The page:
Kenya’s local media reports that the chief prosecutor of the International Criminal Court (ICC), Luis Moreno-Ocampo, is scheduled to arrive in the country this weekend to spearhead investigations into the 2007 post-election violence.
Douglas Mutua, a journalist with the Nations Media group said Kenyans have been demanding justice since the end of the electoral violence that led to the loss of lives and properties.
“Moreno-Ocampo will be coming to Kenya on Saturday this week to see victims of the post-election violence and even people who think they are among the suspects,” he said.
The chief prosecutor is scheduled to officially launch an inquiry into Kenya’s post-election violence that led to the deaths of at least 1133 and displaced over 600,000 people.
The chief prosecutor has reportedly expressed the wish to have suspects of the post-election violence arrested next year ahead of their trial scheduled for 2012.
Mutua said Kenyans are eagerly awaiting the chief prosecutor’s arrival.
“Generally, Kenyans are seeing a situation whereby they would be getting justice. Justice will be done because they already know that Moreno-Ocampo earlier announced that he had 20 suspects that he will be investigating. So, they are seeing a situation whereby the ICC has taken up this case seriously, and they are bound to benefit,” Mutua said.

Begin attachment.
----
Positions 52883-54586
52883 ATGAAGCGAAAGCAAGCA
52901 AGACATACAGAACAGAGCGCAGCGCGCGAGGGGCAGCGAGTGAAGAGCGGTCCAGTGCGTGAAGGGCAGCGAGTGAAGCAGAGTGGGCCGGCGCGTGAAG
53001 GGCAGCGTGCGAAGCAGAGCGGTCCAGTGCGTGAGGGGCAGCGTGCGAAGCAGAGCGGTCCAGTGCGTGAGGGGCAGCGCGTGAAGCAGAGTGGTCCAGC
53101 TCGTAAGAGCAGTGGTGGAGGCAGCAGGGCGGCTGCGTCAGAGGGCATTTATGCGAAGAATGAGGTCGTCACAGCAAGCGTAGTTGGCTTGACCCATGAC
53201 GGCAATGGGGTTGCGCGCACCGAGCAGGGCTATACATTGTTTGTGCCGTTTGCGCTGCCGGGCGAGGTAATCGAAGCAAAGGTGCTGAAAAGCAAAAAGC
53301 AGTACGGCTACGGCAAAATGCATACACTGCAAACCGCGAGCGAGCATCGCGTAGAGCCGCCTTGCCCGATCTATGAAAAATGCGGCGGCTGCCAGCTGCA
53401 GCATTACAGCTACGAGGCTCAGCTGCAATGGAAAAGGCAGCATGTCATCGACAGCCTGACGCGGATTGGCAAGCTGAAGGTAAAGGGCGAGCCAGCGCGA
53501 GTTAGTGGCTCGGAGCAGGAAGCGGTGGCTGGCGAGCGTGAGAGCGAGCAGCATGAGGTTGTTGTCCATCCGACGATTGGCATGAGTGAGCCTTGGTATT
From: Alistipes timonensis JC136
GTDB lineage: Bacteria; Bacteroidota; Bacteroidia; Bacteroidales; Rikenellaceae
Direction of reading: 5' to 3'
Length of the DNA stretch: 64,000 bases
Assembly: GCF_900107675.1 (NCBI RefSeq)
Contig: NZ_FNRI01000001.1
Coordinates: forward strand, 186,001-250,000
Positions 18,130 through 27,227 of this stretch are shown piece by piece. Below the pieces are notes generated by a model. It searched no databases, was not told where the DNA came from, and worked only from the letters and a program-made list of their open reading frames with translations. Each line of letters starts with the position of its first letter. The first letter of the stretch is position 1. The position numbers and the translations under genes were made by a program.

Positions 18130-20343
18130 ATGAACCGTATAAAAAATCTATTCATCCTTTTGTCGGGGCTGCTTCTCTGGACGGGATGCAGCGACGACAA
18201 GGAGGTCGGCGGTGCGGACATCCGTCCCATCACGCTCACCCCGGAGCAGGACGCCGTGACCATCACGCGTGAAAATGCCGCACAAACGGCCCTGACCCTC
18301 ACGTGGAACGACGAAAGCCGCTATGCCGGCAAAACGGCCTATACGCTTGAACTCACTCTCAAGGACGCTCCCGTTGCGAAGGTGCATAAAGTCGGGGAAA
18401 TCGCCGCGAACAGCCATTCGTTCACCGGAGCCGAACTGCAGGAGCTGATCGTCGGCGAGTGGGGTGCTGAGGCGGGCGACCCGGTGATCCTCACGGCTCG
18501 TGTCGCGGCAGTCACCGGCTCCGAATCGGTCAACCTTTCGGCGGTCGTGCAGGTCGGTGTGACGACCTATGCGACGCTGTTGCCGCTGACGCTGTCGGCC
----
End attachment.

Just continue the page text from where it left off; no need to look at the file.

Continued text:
Kenya’s government has so far agreed to cooperate with the ICC’s chief prosecutor investigations into the electoral violence.
But, Mutua said government officials seem reluctant to comment on Moreno-Ocampo’s arrival.
“The leadership is kind of scared because they are not discussing the issue in public. You know the main culprits here would be politicians and I believe that most of them fear a bit to talk so boldly about the statement Moreno-Ocampo is making because they may be suspects. No one has ruled out that the president and the prime minister will be suspects because whatever happened in this country in that period was because of the two,” Mutua said.